Friday, January 22, 2016

Guidxi Binnizá – Saint Vincent's

Now it's Juchitáns turn! Well, I talked a lot about the city in my first post about this particular trip, but now it's time to talk about a lot of other interesting stuff about Juchitán that wasn't directly related to special celebrations. As for the city's name, Juchitán, it derives from a Nahuatl word meaning "place of white flowers" (Iztaxochitlán). But in Zapotec the place is called Xhavizende (spelled also Xabizende and Xavizende), which is simply the Zapotec rendering of San Vicente (Saint Vincent).

So, what's interesting about this place besides the rich celebratory culture? Well, for starters, the sense of humour! Like on this shop called "La gran J del istmo" (the isthmus's big J). Now, you could simply assume that the J stands for Juchitán. But given the importance of muxe culture (re-read my post on Juchitáns celebrations for an explanation of muxes), it's hard not to think of this as a play on words, jota (the name of the letter J in Spanish) being a derogatory slang word for "gay", and then the name becoming "the isthmus's great faggot" (pardon my French). 

And then there was an ad that read "Te bajamos todos los pantalones a solo 200 pesos" (we fix all your trousers' length - to make them longer - for just 200 pesos). Now, it simply means that it's an offer on fixing trousers' length. But the fact that they use the pronoun "te" (to you, for you) at the beginning allows for a couple of secondary, funnier readings: we pull down pants on your behalf / we pull down your pants (for just 200 pesos). Again, given the nature of jokes in this area (and of Mexican's in general), it's not far-fetched to think this was done on purpose...




...and, given the town's links to religion, an advertisement painted on a wall and "patrocinado por la sangre de Jesucristo" (sponsored by the blood of Jesus Christ). I mean, wow, that's quite some sponsorship, eh?



Then, the market area! Very alive, very colourful, and full of fantastic images! Crazy colourful fruit, veggie and sweets stands. Stands with cutely arranged totopos (hard, tortilla-like, with little holes) and chocolate paste; impossibly huge coconut tree pods with fragrant flower-like seeds; almost psychedelic hammocks...







...interesting food items like liza fish eggs or iguana soup; traditional dresses and hairstyles; hand-made wax candles, prepared especially for the town's celebrations during, of course, a special candle-making celebration; local tamales...







...and an impossibly big crowd enjoying tlayudas and local snacks right on the night of January 1st.



Then, there's things you can do at night, like enjoying the local version of tlayudas, essentially a ginormous tortilla with lard, meat, cheese, possibly with pickled onion and salsa, folded in half. Accompanied by horchata (because, you know, the place was owned by Protestants? so no alcohol?). And having the fleeting feeling of being back in Asia after catching glimpse of the street with mototaxis (motorbike taxis), the colours, the Asian-like features of people... And what about a dance to Latin music at one of two openly queer bars!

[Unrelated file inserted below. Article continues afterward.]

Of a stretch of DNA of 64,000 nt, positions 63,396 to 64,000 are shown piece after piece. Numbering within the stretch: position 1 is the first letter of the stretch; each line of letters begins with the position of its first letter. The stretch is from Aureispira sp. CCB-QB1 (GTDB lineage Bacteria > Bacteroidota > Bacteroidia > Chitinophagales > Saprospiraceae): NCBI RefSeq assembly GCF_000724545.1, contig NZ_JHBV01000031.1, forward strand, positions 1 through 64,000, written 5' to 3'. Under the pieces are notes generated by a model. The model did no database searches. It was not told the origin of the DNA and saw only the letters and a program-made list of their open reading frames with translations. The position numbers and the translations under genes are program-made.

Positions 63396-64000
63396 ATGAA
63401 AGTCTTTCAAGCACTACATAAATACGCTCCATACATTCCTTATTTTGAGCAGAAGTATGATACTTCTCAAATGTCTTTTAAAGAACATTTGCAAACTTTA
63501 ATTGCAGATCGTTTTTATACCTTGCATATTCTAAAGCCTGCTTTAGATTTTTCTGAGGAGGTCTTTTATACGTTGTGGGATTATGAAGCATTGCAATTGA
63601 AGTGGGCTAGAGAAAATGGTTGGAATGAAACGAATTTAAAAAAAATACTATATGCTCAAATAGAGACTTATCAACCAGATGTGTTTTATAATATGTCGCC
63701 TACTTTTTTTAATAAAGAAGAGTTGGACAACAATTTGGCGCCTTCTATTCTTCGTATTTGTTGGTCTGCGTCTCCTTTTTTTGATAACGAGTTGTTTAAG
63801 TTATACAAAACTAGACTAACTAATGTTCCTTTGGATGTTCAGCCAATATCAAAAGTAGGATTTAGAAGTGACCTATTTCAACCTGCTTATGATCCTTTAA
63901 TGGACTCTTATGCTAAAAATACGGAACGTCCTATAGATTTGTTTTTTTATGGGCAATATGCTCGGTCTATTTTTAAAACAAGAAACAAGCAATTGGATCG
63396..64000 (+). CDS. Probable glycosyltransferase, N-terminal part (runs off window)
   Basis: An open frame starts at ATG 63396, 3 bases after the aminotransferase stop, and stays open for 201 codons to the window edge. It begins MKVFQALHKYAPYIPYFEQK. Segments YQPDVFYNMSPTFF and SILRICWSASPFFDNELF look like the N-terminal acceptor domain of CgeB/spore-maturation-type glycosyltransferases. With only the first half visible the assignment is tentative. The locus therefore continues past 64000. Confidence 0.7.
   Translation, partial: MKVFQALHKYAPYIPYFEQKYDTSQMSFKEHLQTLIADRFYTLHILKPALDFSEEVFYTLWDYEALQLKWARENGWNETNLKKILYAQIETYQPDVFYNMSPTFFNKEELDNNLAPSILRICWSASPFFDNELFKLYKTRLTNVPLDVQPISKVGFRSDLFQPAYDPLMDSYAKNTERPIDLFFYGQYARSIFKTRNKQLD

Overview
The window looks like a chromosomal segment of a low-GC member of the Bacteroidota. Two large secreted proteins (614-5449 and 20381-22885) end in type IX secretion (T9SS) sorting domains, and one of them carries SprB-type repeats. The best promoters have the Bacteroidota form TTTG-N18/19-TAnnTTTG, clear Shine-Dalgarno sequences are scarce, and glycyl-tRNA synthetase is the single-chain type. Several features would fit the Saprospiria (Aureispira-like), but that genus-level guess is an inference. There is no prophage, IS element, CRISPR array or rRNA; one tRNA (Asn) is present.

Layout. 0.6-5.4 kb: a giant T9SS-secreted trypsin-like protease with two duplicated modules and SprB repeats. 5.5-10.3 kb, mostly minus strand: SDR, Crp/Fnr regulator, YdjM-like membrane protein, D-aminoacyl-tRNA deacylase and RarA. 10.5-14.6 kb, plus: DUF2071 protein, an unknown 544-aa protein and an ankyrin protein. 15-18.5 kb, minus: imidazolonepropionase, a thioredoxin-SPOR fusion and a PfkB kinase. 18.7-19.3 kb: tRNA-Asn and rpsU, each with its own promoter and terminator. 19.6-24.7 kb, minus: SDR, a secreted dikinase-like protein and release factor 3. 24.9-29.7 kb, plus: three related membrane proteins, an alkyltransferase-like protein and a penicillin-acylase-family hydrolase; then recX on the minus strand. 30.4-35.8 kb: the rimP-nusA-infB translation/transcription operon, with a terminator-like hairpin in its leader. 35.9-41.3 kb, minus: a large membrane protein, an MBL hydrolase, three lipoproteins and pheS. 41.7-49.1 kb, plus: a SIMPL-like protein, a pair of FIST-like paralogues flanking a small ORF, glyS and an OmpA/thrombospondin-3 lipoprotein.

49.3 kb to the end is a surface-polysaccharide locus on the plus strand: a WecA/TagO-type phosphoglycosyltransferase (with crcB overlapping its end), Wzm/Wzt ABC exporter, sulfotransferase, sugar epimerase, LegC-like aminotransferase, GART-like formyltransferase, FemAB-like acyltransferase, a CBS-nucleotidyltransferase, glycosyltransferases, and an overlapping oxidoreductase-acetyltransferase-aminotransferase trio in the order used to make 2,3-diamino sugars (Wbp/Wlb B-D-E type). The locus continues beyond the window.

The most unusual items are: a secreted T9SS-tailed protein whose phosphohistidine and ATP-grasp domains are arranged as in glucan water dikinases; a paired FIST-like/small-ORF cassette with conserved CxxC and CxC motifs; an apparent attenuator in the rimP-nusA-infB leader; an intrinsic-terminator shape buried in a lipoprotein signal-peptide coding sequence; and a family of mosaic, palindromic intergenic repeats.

And since we mentioned religion before, and that the name of the town in Zapotec derives from Saint Vincent, there's also the church of San Vicente who, by the way, is a Valencian saint and part of the church's grounds was funded by the Valencian community! And with religion, there's also cemeteries, right? Colourful, city-like, flower-ful cemeteries...






And then so much more stuff, like the mural of a famous muxe on a street wall, the river dividing the town in two with a narrow bridge where the full force of the strong winds could be felt, the cute mototaxis with very socialist-sounding names, the goat skull on the street the day after NYE's dinner...






Then, there are these birds called "zanates" (Mexican grackle) that, mornings and evenings, gather at the main square and make such a loud noise! There must be hundreds, if not thousands, of these creatures! Really, what a spectacle! And to think you'd never know if you walked by in between their leaving and returning!



And the most interesting from a very personal point of view, this sign which was impossible for linguistically-inclined me to read! When I asked my friend, he had no trouble reading the shop's name. But even now, as I look at the photo, I can't for the life of me remember how it was read! You see, I read an "M", then either an "a" with an umlaut slipping off (ä) or an "a" with a Hungarian double acute accent that has been misplaced (a̋). Then? A Greek lambda (λ)? which could also be taken for a palatal "l" like in some Romance or Slavic languages, but with a diacritic for voicelessness (◌̥) that should appear not above, but underneath!? And anyhow, a voiceless palatal "l"? Finally, "d" and "a". At least those didn't look funny! However it was supposed to be read, it was really funny for me to find it so undescifferable!



So, there, that's Juchitán for you. Beautiful it is not. But neither is it forgettable!

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